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Soot from a Boiler: Get Help Fast

  • Transcript

    LESLIE: Michael in New Jersey finds The Money Pit on WABC. What’s going on at your money pit?

    MICHAEL: The problem that I’m having is we have an oil burner that is used for water and baseboard heating. And what’s happening is I get soot. It’s in the basement. But in the living room and upstairs in one of the bedrooms is a lot of black. There’s a lot of soot. And I just – we don’t know what’s wrong; you know, why that’s happening. We had to paint it like maybe four months ago and they’re still a lot of blackness in certain areas of the house; you know, in the ceilings and on the walls.

    TOM: You have a hot – you have a hot water heating system?

    MICHAEL: Yes.

    TOM: OK. And when you say there’s blackness on the upstairs, are you seeing this on the walls where you see sort of a striping effect?

    MICHAEL: On the walls; on the television we can see it; and on the walls. It’s – and you know, the thing is we had our boiler checked out. We have an annual maintenance and everything checked out right.

    TOM: (overlapping voices) Right.

    LESLIE: (overlapping voices) OK.

    MICHAEL: But I just can’t figure out – my wife can’t figure out why all this black soot …

    LESLIE: Is it a new boiler or have you had this for a while?

    MICHAEL: No, it actually – it’s an old boiler. It’s an oil burner. It must be about 12 years old but they told me it’s in excellent condition.

    TOM: Alright, well a couple of things. First of all, on the walls and the ceiling do you see sort of striping where these deposits are?

    MICHAEL: I asked my wife that. No, no. No striping at all.

    TOM: When you say you see deposits, I mean, can you put your hand over it and it comes off on your hand?

    MICHAEL: Oh, yeah. My wife, she’ll just take a towel and …

    TOM: Alright, well listen. You have a problem, obviously. And it sounds to me like there could be some backdrafting of this. You could be getting some sooting that’s getting back into there. You may have some air pressure changes in the house. If you’re upstairs [it’s depressurized] (ph). It could be pulling combustion gas up into the house. It could, frankly, be unsafe. So I think you’re going to have to have this boiler checked out again. And you want to make sure that they do a draft test on it. There’s a device that gets inserted. It’s called a draft gauge and it’s inserted into the side of the flue pipe on an oil flue and it makes sure that the draft is actually moving where you think it’s moving and you can actually measure the efficiency of the system by checking the draft on it. That’s most likely what’s happening here and it could be unsafe. All of these combustion deposits should not be wafting back into your house.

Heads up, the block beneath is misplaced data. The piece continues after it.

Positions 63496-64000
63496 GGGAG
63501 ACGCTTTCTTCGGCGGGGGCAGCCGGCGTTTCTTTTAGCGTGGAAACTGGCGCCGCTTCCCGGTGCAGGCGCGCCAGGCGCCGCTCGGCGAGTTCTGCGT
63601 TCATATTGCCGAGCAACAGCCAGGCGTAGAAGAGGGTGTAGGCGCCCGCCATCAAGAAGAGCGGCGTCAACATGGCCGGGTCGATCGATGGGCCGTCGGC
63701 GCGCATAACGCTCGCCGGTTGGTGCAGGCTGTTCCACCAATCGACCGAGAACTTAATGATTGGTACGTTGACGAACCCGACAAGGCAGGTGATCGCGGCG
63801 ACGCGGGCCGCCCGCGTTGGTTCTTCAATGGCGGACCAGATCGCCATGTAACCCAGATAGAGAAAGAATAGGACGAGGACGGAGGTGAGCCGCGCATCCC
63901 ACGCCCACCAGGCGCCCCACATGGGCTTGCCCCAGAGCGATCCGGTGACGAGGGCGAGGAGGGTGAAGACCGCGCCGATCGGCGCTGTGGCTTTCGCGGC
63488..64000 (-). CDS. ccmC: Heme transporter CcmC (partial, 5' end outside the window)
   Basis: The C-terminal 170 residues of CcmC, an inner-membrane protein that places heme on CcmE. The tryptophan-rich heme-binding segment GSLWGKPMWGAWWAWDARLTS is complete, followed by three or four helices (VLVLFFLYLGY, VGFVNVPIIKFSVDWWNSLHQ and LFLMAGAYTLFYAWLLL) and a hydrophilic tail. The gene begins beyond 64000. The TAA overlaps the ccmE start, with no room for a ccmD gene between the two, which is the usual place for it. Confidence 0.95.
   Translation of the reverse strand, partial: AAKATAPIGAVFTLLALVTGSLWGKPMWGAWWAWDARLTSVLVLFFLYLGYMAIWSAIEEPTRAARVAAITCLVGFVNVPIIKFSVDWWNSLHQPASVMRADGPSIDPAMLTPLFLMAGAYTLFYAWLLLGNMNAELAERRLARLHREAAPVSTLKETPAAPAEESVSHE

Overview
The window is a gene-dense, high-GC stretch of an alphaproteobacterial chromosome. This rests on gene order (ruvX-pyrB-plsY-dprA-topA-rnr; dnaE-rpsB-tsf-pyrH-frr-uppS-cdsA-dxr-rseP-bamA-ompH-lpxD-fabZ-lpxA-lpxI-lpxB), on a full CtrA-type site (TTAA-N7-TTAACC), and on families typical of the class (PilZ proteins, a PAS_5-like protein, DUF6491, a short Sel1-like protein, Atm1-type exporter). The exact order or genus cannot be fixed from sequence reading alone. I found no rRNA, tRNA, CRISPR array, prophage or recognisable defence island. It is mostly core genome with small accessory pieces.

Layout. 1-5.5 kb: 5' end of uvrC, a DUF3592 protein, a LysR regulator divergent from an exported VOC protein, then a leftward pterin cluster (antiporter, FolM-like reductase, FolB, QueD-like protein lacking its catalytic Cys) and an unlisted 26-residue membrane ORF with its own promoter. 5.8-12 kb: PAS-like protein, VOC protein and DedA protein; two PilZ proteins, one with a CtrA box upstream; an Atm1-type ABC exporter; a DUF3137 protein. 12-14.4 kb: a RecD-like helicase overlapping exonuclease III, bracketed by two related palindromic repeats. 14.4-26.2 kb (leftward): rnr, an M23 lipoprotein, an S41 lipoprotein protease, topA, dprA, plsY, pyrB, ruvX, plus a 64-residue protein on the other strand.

By the way, the reason I asked you if it was striping is because very often you’ll get these lines on walls and ceilings where it’s darker in the area directly under the ceiling joists or directly across from the wall stud because those areas are colder than the adjoining walls and you get this condensation effect where it sort of sticks in uneven areas. But if you’re getting this sort of general, around the house – and I’m assuming that you don’t like burn lots of candles, do any other type of activity that would cause carbon …

    MICHAEL: I had it checked out not too long ago by a reputable chimney service. It has a clay lining.

    TOM: No, no. Not a chimney service. Not a chimney service. I want you to have an HVAC technician check this out. Not a chimney contractor.

    MICHAEL: I believe he is licensed.

    TOM: Well, don’t believe, OK? You’ve got to make sure.

    MICHAEL: OK.

    TOM: Because a chimney contractor is not going to have any clue when it comes to the proper function of your oil-fired boiler. You need a heating, ventilation and air conditioning expert for that. Trust me. Those guys are not technicians in the functionality of your heating equipment.

    MICHAEL: Ah.

    TOM: They can check the chimney and make sure it’s clean but they’re not going to have any clue as to whether or not it’s burning efficiently; whether it’s backdrafting or not and so on. So you need to have a heating technician check the boiler; not a chimney guy check the chimney.

    MICHAEL: Oh boy, am I glad I called. Whoa, yes. I took it for granted that they would know this.

    LESLIE: No.

    TOM: Absolutely not, Michael. You’ve got to get the right technician there. And again, check that draft and do me a favor. Get a carbon monoxide detector, too. You ought to have one to protect yourself.

    MICHAEL: OK. I certainly will. Oh, wow. Wow, am I glad I called.

    TOM: Well, we’re glad you did, too. Michael, thanks so much for calling us at 888-MONEY-PIT. 

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